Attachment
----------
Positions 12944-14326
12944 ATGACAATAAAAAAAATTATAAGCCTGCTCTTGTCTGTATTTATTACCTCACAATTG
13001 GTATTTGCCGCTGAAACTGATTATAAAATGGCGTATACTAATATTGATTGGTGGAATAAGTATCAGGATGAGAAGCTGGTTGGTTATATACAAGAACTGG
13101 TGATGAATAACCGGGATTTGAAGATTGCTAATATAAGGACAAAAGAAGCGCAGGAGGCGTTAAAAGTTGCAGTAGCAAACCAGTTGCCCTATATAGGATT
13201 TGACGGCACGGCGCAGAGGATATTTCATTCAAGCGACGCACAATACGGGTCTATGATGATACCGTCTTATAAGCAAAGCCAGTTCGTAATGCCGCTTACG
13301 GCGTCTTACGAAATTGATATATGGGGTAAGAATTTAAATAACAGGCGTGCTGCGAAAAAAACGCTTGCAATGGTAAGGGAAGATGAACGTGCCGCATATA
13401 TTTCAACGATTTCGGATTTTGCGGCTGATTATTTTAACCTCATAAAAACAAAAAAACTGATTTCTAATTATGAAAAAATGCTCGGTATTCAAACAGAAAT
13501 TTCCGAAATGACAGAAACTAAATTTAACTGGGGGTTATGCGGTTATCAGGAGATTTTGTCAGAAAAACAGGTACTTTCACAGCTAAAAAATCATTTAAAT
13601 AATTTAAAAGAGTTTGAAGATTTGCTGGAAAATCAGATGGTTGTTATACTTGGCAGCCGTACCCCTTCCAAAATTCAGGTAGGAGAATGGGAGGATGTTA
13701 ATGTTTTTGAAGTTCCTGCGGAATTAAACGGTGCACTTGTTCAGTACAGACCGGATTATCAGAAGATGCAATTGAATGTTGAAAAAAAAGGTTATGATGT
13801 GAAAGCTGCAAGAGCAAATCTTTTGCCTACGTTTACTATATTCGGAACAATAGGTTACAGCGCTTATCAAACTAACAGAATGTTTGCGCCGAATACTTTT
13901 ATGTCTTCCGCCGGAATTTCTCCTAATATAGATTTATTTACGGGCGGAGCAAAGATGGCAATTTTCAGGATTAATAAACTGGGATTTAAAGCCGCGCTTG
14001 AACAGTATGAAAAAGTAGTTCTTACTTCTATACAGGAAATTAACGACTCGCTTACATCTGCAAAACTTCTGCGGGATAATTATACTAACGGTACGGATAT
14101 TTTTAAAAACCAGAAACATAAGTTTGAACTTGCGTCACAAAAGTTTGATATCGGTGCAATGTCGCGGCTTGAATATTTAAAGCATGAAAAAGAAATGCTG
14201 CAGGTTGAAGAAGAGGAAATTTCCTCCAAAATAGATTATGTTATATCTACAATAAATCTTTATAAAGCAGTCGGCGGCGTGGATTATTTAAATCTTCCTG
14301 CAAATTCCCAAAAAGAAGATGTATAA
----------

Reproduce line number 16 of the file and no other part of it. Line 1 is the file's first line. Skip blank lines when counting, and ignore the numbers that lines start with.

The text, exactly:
14301 CAAATTCCCAAAAAGAAGATGTATAA